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GIC warns of investor complacency

Singapore state investor GIC, which saw its 20-year returns fall for the third consecutive year, said that the high pricing amid global market uncertainty will deliver inadequate returns.

In its annual report, the Government of Singapore Investment Corporation pointed to investor complacency as pricing remains high despite heightened macroeconomic and geopolitical uncertainty.

The report highlighted Brexit, the US Presidential elections, and heightened geopolitical tensions as uncertainties that do not seem to have been priced in to the market and warned that standard risk models are insufficient in the current market environment.

The sovereign wealth fund's annualised 20-year real rate of return as of end-March 2017 dipped to 3.7 percent, from 4 percent in 2016 and 4.9 percent in 2015. The investor does not disclose annual performance figures and the performance of individual asset classes and only reports averaged returns over a 20-year rolling period.

“As a long-term value investor, we remain cautious and recognise that to generate good real returns over time, we have to be prepared for periods of underperformance relative to the market indices, some even for a stretch of several years,” commented Lim Chow Kiat, chief executive of GIC.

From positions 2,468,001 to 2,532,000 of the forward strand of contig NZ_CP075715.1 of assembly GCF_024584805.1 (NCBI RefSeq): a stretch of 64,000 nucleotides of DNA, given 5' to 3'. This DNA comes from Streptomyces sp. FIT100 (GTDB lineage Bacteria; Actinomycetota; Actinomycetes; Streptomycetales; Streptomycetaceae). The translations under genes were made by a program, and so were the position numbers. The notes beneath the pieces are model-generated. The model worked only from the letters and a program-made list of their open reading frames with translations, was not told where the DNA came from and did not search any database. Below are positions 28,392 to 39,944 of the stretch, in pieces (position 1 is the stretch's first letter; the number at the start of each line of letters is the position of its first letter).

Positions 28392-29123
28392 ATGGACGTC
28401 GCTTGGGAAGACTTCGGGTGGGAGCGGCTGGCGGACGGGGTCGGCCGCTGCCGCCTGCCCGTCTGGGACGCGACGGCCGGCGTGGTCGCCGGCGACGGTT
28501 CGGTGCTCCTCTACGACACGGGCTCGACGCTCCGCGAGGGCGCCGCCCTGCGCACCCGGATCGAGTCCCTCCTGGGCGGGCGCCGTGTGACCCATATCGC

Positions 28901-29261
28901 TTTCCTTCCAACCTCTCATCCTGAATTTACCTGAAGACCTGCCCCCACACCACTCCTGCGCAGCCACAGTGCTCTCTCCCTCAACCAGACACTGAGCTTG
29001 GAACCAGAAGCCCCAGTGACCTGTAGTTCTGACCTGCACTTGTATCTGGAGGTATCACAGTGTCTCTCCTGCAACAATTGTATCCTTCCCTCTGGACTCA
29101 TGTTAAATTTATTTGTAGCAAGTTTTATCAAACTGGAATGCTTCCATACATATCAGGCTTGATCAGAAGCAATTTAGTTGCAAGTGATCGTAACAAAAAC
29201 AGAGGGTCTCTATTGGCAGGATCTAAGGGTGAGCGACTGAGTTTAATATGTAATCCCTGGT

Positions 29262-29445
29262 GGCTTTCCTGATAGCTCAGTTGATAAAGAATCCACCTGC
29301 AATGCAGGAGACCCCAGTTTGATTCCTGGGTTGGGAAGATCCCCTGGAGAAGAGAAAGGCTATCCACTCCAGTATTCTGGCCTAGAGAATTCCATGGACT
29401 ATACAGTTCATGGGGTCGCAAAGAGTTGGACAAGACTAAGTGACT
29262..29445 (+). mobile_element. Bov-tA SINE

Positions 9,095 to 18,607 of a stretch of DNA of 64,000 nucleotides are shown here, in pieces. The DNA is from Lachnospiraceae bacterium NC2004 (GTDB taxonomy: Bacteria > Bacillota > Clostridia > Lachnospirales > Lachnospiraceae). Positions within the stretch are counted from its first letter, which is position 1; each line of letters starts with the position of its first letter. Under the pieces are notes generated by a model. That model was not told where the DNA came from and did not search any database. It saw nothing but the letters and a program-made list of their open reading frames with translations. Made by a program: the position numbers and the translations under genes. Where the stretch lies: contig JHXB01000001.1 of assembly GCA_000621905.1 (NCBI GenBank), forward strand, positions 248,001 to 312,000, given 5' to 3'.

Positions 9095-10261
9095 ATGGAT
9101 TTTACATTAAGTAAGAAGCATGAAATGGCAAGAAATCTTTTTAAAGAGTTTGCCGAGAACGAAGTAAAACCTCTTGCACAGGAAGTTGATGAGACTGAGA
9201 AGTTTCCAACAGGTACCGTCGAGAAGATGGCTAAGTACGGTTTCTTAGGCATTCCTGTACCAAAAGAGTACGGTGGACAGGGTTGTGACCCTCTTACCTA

GIC, which manages over $100 billion of assets, expects returns of around 1 percent to 2 percent in the coming decade as valuations remain high across asset classes and interest rates are expected to increase over time.

The investor is, however, more optimistic about the short-term with signs of strengthening industrial production, trade and labour market, and improved business and consumer sentiment. Macro issues such as high debt levels, demographic headwinds and slow productivity growth remain.

GIC’s asset and geographical mix remains broadly unchanged from a year ago. Its private equity exposure accounts for 9 percent of its portfolio, while real estate comprises 7 percent, inflation-linked bonds at 5 percent, emerging market equities at 17 percent, and developed market equities at 27 percent. Nominal bonds and cash make up the largest share of GIC’s asset exposure at 35 percent.

GIC, which has a long-term allocation of between 11 percent to 15 percent for private equity, was an active direct investor in 2016, taking minority equity positions and providing mezzanine financing in buyouts.

Notable investments include a $2.6 billion deal with Silver Lake Partners for Ancestry.com, the acquisition of location services company HERE together with Chinese tech giant Tencent, and the $265 million takeover of Jakarta-based cinema operator PT Nusantara Sejahtera Raya.

Earlier this month, the firm picked up stakes in BC Partners-owned Mergermarket Group and Nordic software company Visma. 

The firm has invested in over 100 fund managers globally including CVC Capital Partners, MBK Partners, EQT and The Carlyle Group, according to PEI data.